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Siesta Sounds

By Charmaine Engelsman-Robins

            As the son of a military man, bluesman R.J. Howson grew up all over the world. While that lifestyle affects everyone differently, R.J. found it stimulating and educational, exposing him to a wide variety of people, places and musical styles. The family was always somewhat musical, offering the Howson kids a variety of beginner-level instruments from a young age, allowing them to find the ones that spoke to them by experiencing a wide variety. R.J. also had the good fortune to attend a California school that taught students how to read music and encouraged them to all play at once together, somewhat like the Suzuki method but instead of just violins, it was a melding of all different instruments. The first to really catch R.J’s ear was a somewhat unusual choice: the recorder.

            “I liked the tone of it,” he explains, “and the single line melody. I found it more appealing than horns … until I was about 12 and started playing sax; I had decided that I wanted to get into the school band.”

            Sax was a favorite, but soon after mastering that, R.J. picked up a guitar and thoroughly enjoyed both the emotional and physical sensation of playing a string instrument. It soon topped the favorites list.

            “It was something about the feeling of finger picking … I don’t use a pick … and the bending techniques,” R.J. explains. As to any further formal musical education, he feels he “got a PhD in blues by playing on tour with the old bluesmen and at Buddy Guy’s blues club; I’ve even shared a stage with him.”

            Settling in Chicago (as a result of a job offer) brought him to a complete change of consciousness. Though the job was excellent by most standards, R.J. had discovered music as his true calling, and living in Chicago furthered his love and knowledge of blues. The city itself was a wealth of music exposure and information, and R.J. came to think of music as a healing art. The combination of his musical talent, his spiritual immersion in sound, and his business acumen were all coming together now and R.J. was learning how to balance those aspects to their best advantage. Just as researchers have, of late, questioned if the old “right brain/left brain” designations of thought process might not be a myth, R.J. says he’s always felt that categorizations were “for librarians and marketers.” He had a long history of what might have been regarded as impressive left brain careers …15 years as a robotics engineer, 10 years working with a human genomes project “on the scope of the Manhattan Project,” … but at the same time always embracing and absorbing more and more feeling and knowledge of music.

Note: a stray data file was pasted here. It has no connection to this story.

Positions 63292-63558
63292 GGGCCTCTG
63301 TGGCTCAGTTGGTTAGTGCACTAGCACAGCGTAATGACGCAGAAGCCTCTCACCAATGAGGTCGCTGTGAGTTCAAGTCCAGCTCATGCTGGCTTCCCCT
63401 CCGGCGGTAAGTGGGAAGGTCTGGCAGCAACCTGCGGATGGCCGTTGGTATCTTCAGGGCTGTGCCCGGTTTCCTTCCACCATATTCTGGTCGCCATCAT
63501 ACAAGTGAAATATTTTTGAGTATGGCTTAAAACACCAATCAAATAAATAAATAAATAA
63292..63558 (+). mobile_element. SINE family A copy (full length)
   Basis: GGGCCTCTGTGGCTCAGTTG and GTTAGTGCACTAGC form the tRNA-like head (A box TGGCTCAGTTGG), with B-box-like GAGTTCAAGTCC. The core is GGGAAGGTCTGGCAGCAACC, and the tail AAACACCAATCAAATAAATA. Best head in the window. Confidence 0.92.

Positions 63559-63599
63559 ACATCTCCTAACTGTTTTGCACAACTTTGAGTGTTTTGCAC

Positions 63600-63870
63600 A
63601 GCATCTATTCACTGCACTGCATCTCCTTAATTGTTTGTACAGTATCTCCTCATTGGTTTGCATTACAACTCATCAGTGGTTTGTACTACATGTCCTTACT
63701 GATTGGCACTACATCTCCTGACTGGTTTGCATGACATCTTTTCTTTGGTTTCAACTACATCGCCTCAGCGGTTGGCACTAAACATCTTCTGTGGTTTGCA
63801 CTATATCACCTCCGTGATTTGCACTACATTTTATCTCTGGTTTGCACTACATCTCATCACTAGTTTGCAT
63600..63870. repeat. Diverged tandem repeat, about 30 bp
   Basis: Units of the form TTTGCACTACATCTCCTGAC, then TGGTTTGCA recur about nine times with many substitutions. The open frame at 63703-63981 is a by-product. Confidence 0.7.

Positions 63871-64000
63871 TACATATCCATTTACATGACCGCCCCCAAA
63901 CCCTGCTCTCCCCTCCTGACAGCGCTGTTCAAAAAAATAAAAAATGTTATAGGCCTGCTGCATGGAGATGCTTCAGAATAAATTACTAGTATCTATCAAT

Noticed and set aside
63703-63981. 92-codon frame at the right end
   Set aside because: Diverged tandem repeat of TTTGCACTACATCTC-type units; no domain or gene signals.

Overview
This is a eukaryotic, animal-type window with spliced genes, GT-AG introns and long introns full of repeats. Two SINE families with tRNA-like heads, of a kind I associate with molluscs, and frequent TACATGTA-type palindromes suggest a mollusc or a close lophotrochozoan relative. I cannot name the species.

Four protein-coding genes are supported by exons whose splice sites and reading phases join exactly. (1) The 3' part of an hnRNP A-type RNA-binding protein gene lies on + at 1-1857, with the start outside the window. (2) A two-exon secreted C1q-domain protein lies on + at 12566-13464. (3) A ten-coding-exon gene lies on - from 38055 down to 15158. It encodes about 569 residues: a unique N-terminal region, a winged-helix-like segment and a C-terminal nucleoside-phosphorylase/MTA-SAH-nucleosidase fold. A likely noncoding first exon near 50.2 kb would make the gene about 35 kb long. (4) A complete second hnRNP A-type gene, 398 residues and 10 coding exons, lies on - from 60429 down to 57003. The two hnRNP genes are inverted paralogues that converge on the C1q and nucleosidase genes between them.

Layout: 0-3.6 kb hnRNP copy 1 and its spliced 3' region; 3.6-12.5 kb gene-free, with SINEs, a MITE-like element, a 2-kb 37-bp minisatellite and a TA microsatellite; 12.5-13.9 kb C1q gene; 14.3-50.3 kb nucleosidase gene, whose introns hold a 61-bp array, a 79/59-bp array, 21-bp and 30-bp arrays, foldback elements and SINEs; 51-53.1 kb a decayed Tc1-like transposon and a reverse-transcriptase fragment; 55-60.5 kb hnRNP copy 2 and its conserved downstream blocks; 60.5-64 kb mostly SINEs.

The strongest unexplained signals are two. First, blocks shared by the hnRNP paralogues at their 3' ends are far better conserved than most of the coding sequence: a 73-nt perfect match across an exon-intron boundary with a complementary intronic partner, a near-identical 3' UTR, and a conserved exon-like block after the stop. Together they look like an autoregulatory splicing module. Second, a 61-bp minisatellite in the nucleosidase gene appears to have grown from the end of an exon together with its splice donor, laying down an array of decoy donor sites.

What resulted was the realization that while music was his love, it could also be his life if he applied himself both as a player/singer/composer on the art side and a keen businessman who controlled his own exposure and destiny on the music business side. Most music lovers are aware of the music business’s tendency to exploit players and creators who are not protected or knowledgeable on the business side of music. Paul Simon even expressed it lyrically when he sang “… the music suffers while the music business thrives…”

            But this is a new day. Thanks to technology, savvy musicians are no longer at the mercy of “the system” and can get their own exposure, audience, creative control, product sales and reward by maintaining control of their own image and intellectual property. This is enormously satisfying for those both talented and educated enough in both the artistic and business sides of the musical coin to have the freedom of complete control. R.J., coming from an unusual mix of both the music and business worlds, has the satisfaction of performing what he wants with whom he wants where and when he wants on his own terms. He’s protected this existence for himself by owning his own record label and publishing company. He’s further built his brand by always billing himself and his bands as “The R.J. Howson Band,” not some currently-cool fad phrase or movement word or expression. Just the soul of his business: Himself. While he may have walked away from the corporate world, he certainly didn’t waste the valuable lessons learned there.

            He threw himself into the music world by working on the road with established blues people playing seven to10 gigs a week, occasionally even 10 to 15 … a breakneck pace for anyone. Following this initial energetic burst of determination and enthusiasm, his business sense tapped him on his artistic shoulder to remind him that quality was more important than quantity. It was that common-sense realization that made him pull back and devote himself to play fewer shows of higher quality, allowing him to perform as his best self with his best co-players in a smaller number of shows. At last the balance was established, and it worked.

            R.J. recently released a new CD titled Set it Free, available through iTunes, Amazon, and other online outlets or from the artist himself at his live gigs. You can hear some of it, as well as captured live performances, on YouTube listed under (of course) R.J. Howson.

            Live gigs coming soon in the Sarasota/Siesta Key area include first-Sunday (March 3)  afternoon favorite at Siesta Key’s famous Blase Cafe in the Village: classic car show starts at noon and the R.J. Howson Band performs from 2 – 5 p.m. You can go to https://artistecard.com/rjhowson for additional band information.